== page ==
Currently, controversy remains regarding whether vascular calcification is a cause or consequence of cardiovascular disease. Current evidence suggests both: a consequence as atherosclerosis induces cellular osteogenic differentiation; and a cause as vascular calcification stiffens arteries and alters plaque stability resulting in a compliance mismatch at the rigid mineral and distensible artery wall interface. Under mechanical stress (i.e turbulent flow) this interface has an increased risk of mechanical failure (e.g. plaque rupture) [7].

Given the adverse consequences of dysregulated biomineralisation, calcium-phosphate metabolism is tightly regulated, and mineralisation localised to the skeleton by endocrine and paracrine signals. Therefore any mineralisation outside the skeleton was historically viewed as a passive degenerative process [7]. Current research suggests otherwise; that vascular calcification, like osteogenesis, is a balance between activators and inhibitors. It is postulated that vascular calcifications arise from developmental programmes responsible for embryonic ossification but now modulated by inflammatory or metabolic phenomena. Chronic oxidative stress alters the inflammatory response of vascular cells, causing them to display lineage plasticity [7]. The strongest evidence for this is the presence of bone-like tissue in atherosclerotic arteries and valves. When pathologists surveyed such lesions, cells from all stages of endochondral ossification, hematopoietic cells, vascular sinusoids, marrow adipocytes, and marrow stromal cells were noted [7]. This empirical evidence suggests that mesenchymal cell plasticity has a significant active role to play in the process of vascular calcifications.

Clinically, vascular calcifications in conjunction with atherosclerosis cause a chronic progressive narrowing of the arterial lumen causing ischaemia in the downstream organs [8]. Acute coronary events or infarctions result from the biomechanical instability and subsequent rupture of the atherosclerotic plaques and their fibrous caps. Exposed collagen and other thrombogenic material then triggers primary and secondary haemostasis [8]. This phenomenon is more closely associated with intimal calcifications rather than medial calcifications. Medial calcifications promote arterial stiffness leading to increased aortic impedance and abnormal arterial pressure wave (i.e increased systolic and decreased diastolic pressures causing widened pulse pressures) [8]. Regardless of type, vascular calcifications impact left ventricular hypertrophy and cardiovascular mortality.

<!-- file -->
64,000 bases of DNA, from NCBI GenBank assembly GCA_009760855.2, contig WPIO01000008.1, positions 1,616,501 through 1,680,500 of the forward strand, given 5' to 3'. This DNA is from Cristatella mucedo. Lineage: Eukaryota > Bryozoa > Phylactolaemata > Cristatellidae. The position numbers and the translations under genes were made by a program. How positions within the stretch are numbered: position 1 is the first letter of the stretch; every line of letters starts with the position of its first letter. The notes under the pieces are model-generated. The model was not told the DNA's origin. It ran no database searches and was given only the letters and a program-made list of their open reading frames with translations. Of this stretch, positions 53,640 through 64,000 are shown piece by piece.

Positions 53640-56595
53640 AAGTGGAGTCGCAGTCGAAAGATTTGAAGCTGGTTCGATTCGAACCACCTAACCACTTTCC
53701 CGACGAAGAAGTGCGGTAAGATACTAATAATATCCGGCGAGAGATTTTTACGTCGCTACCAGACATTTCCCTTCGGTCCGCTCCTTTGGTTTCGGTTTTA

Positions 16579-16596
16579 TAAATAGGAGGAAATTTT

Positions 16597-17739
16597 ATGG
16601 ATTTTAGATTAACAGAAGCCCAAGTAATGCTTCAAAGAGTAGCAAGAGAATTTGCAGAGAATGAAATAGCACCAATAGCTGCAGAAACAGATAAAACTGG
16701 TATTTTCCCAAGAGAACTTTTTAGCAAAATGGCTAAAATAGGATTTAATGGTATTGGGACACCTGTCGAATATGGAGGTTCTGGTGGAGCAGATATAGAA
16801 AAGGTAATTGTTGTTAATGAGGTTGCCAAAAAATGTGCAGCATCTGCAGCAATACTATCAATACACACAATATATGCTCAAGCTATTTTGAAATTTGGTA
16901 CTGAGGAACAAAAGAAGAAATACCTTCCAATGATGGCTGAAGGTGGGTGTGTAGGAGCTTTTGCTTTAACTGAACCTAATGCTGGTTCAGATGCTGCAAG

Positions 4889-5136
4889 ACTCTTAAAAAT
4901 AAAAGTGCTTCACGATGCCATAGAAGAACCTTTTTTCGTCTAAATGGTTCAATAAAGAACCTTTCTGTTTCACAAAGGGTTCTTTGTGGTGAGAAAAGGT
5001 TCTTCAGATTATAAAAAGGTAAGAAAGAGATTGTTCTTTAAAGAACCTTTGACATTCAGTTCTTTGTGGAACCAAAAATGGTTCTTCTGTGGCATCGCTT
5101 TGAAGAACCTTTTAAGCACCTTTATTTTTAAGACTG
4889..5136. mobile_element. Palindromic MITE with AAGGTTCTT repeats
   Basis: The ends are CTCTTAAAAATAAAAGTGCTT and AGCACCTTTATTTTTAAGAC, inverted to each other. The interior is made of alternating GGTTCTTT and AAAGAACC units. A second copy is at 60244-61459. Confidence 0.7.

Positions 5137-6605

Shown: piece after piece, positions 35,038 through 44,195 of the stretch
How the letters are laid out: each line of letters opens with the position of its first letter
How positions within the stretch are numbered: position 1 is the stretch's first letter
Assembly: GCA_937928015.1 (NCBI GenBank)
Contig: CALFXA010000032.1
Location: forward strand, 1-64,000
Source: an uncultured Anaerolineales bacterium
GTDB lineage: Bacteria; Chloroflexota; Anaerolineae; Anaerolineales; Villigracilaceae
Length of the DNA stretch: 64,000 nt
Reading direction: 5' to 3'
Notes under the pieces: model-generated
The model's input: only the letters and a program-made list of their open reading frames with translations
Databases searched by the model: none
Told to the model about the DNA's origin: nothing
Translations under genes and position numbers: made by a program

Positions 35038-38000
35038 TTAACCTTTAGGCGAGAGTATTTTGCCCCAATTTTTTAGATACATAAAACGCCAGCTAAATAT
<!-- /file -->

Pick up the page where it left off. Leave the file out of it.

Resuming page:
Vascular calcifications rarely resolve spontaneously, hence management revolves around the prevention of new calcifications and stabilisation of existing calcifications [8]. The management of intimal calcifications is largely the same as the management of atherosclerosis, namely pharmacologically management of blood lipids, blood pressure, blood glucose and platelet aggregation [2][8], and lifestyle modifications to physical activity, diet, weight, and smoking status. For medial calcifications, prevention of renal osteodystrophy in patients with CKD or ESRD is key [8]. A tighter control of serum calcium and phosphate levels is necessary using dietary modification, phosphate binders, calcium and vitamin D supplementation.

Figure 2: Anterior-posterior left wrist radiograph. Note the extensive calcifications highlighting the course of the radial artery as shown by the green arrow.

3. References

[1] Chen NX, Moe SM. Vascular Calcification: Pathophysiology and Risk Factors. Current hypertension reports. 2012;14(3):228-37.

[2] Madhavan MV, Tarigopula M, Mintz GS, Maehara A, Stone GW, Généreux P. Coronary Artery Calcification. Pathogenesis and Prognostic Implications. 2014;63(17):1703-14.

[3] Rennenberg RJMW, Schurgers LJ, Kroon AA, Stehouwer CDA. Arterial calcifications. Journal of Cellular and Molecular Medicine. 2010;14(9):2203-10.

[4] Doherty TM, Asotra K, Fitzpatrick LA, Qiao J-H, Wilkin DJ, Detrano RC, et al. Calcification in atherosclerosis: Bone biology and chronic inflammation at the arterial crossroads. Proceedings of the National Academy of Sciences. 2003;100(20):11201-6.

[5] Doherty TM, Fitzpatrick LA, Inoue D, Qiao J-H, Fishbein MC, Detrano RC, et al. Molecular, Endocrine, and Genetic Mechanisms of Arterial Calcification. Endocrine Reviews. 2004;25(4):629-72.

[6] Thompson B, Towler DA. Arterial calcification and bone physiology: role of the bone–vascular axis. Nature Reviews Endocrinology. 2012;8:529.

[7] Sage AP, Tintut Y, Demer LL. Regulatory mechanisms in vascular calcification. Nature Reviews Cardiology. 2010;7:528.

[8] London G. Arterial calcification: cardiovascular function and clinical outcome. Nefrologia. 2011;31(6):644-7.